Georgia 50, LSU 30

The rest of the quarter belonged to Georgia, which would score on two more Bennett passes, including one from three yards out to freshman Dillon Bell with 32 seconds remaining in the half to make the score 35-7.

The second half basically was more of the same, with the Bulldogs seemingly losing focus for short spurts. LSU’s Daniels, who came in with a sprained ankle, sat for the rest of the night while his understudy Garrett Nussmeier took over. He exposed for Georgia’s playoff opponents this team’s defensive weakness -- being able to cover good receivers downfield. He, too, hit the Bulldogs with 294 yards and two touchdowns.

“We got a lot of work to do,” said Smith, who had an interception, a pass-deflection that led to another turnover and a tackle for loss in addition to the 96-yard touchdown. “We definitely don’t flush this. But we were able to come out on top with a great team win. We got to get back to the drawing board and continue to work.”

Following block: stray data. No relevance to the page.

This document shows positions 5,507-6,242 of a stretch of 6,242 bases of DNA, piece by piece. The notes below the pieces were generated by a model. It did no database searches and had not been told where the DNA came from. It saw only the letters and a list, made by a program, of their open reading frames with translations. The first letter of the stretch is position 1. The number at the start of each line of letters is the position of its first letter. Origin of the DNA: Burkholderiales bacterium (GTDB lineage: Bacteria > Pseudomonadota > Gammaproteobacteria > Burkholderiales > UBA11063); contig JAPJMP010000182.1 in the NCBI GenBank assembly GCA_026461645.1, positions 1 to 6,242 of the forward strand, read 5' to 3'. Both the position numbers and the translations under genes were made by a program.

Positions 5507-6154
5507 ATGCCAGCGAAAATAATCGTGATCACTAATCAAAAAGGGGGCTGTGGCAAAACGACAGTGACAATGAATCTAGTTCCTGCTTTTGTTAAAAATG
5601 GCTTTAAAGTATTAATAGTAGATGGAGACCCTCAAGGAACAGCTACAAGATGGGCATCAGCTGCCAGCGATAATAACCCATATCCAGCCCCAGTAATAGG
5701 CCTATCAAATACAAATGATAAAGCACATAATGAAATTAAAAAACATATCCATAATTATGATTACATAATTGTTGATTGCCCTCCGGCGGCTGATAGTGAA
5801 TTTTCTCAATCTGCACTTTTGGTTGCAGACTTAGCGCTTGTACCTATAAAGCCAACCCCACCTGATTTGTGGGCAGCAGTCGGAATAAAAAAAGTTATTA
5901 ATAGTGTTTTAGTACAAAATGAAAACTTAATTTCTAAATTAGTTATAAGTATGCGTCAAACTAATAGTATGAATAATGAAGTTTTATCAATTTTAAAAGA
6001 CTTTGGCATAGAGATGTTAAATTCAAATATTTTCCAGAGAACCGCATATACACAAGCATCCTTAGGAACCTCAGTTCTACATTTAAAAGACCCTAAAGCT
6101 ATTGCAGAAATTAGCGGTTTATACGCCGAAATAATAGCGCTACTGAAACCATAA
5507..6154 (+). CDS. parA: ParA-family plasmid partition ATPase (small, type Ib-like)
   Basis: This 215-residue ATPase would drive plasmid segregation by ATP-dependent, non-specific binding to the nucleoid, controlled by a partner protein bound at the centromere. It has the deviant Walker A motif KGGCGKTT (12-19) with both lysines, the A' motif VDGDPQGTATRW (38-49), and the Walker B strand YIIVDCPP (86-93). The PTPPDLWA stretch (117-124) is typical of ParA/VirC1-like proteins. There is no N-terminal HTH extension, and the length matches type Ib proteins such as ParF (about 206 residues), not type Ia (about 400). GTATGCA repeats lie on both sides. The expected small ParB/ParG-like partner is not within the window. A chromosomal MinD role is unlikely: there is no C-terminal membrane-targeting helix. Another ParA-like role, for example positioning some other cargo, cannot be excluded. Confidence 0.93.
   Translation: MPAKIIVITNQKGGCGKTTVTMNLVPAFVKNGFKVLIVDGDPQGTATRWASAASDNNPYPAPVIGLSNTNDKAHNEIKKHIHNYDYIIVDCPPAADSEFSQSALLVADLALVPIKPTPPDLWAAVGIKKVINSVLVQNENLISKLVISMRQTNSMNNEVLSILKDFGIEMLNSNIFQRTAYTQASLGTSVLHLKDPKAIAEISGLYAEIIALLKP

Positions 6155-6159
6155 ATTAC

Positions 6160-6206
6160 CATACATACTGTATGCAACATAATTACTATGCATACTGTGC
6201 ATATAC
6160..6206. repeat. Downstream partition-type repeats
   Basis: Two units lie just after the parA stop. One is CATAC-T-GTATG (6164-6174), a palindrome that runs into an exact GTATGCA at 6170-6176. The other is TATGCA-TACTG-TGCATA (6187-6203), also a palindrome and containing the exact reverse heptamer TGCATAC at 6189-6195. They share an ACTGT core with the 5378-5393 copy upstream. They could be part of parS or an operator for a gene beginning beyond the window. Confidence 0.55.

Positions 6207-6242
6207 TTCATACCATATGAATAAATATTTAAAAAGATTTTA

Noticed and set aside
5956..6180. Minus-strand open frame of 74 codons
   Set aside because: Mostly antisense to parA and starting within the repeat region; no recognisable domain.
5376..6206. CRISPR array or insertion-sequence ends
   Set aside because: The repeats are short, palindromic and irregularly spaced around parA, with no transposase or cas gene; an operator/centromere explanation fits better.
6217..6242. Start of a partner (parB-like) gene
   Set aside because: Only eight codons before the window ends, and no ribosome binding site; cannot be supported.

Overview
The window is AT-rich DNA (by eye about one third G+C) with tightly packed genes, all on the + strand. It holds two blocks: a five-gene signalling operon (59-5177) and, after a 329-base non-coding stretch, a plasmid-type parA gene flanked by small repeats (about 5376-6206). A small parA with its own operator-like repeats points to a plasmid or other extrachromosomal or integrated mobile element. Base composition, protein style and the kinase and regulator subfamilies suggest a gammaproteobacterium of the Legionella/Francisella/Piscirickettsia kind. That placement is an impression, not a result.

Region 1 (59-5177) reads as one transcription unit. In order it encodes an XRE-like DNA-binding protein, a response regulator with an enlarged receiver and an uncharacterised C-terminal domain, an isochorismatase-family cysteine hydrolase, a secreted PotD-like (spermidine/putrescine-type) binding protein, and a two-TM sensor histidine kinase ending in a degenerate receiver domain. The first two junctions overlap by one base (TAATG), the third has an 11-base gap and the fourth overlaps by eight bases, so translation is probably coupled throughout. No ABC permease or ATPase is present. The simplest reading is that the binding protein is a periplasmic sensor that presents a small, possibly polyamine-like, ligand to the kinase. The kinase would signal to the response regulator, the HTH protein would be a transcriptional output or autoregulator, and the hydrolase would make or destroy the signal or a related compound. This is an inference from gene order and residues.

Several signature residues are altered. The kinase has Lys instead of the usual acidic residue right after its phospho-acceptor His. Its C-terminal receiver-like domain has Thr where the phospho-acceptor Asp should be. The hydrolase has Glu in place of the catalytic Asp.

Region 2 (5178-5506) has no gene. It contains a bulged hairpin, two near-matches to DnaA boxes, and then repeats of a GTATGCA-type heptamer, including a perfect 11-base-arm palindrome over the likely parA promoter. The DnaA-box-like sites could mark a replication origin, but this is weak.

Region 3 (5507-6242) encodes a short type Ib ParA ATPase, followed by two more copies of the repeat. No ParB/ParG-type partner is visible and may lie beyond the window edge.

Most of the details were unimportant on this night. This was more of a coronation in between figuring out what teams will be in front of Georgia and its ultimate goal to become the first repeat national champion since Alabama in 2012.

But the Bulldogs’ only real goal was avoiding all the chaos that already had been wrought on college football’s championship Saturday.

“For me and Chris, it took us a while to get here, right?” said Bennett, speaking of Smith, the fifth-year guy sitting to his right. “There’s really no option but to play well now, right? When things start going bad, what are you going to do? ... We knew how hard it was to play for the University of Georgia, right? So now we’ll do almost anything to win. I think we have a lot of older guys like that.”

No, this was a day hoisting trophies and making snow angels in red-and-black confetti. The Bulldogs earned that right.